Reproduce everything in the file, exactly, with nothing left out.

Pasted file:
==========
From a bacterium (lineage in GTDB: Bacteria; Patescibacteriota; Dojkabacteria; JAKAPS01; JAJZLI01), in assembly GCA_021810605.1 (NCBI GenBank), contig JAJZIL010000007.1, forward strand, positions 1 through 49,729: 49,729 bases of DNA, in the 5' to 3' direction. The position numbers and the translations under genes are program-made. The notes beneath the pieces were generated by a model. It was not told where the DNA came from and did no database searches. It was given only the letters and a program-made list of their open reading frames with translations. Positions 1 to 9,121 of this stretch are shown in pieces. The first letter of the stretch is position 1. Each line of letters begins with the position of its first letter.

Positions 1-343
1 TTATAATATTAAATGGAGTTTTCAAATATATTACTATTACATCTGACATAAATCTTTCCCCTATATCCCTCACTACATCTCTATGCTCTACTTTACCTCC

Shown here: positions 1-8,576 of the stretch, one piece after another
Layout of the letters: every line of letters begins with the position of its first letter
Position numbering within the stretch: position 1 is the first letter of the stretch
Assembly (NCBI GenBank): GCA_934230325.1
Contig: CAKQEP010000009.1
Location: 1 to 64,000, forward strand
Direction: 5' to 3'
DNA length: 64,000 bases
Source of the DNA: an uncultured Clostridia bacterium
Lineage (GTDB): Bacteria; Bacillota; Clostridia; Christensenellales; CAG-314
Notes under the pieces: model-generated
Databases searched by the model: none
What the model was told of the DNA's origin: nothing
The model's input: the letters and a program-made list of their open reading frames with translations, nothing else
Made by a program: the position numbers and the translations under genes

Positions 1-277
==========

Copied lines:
From a bacterium (lineage in GTDB: Bacteria; Patescibacteriota; Dojkabacteria; JAKAPS01; JAJZLI01), in assembly GCA_021810605.1 (NCBI GenBank), contig JAJZIL010000007.1, forward strand, positions 1 through 49,729: 49,729 bases of DNA, in the 5' to 3' direction. The position numbers and the translations under genes are program-made. The notes beneath the pieces were generated by a model. It was not told where the DNA came from and did no database searches. It was given only the letters and a program-made list of their open reading frames with translations. Positions 1 to 9,121 of this stretch are shown in pieces. The first letter of the stretch is position 1. Each line of letters begins with the position of its first letter.

Positions 1-343
1 TTATAATATTAAATGGAGTTTTCAAATATATTACTATTACATCTGACATAAATCTTTCCCCTATATCCCTCACTACATCTCTATGCTCTACTTTACCTCC

Shown here: positions 1-8,576 of the stretch, one piece after another
Layout of the letters: every line of letters begins with the position of its first letter
Position numbering within the stretch: position 1 is the first letter of the stretch
Assembly (NCBI GenBank): GCA_934230325.1
Contig: CAKQEP010000009.1
Location: 1 to 64,000, forward strand
Direction: 5' to 3'
DNA length: 64,000 bases
Source of the DNA: an uncultured Clostridia bacterium
Lineage (GTDB): Bacteria; Bacillota; Clostridia; Christensenellales; CAG-314
Notes under the pieces: model-generated
Databases searched by the model: none
What the model was told of the DNA's origin: nothing
The model's input: the letters and a program-made list of their open reading frames with translations, nothing else
Made by a program: the position numbers and the translations under genes

Positions 1-277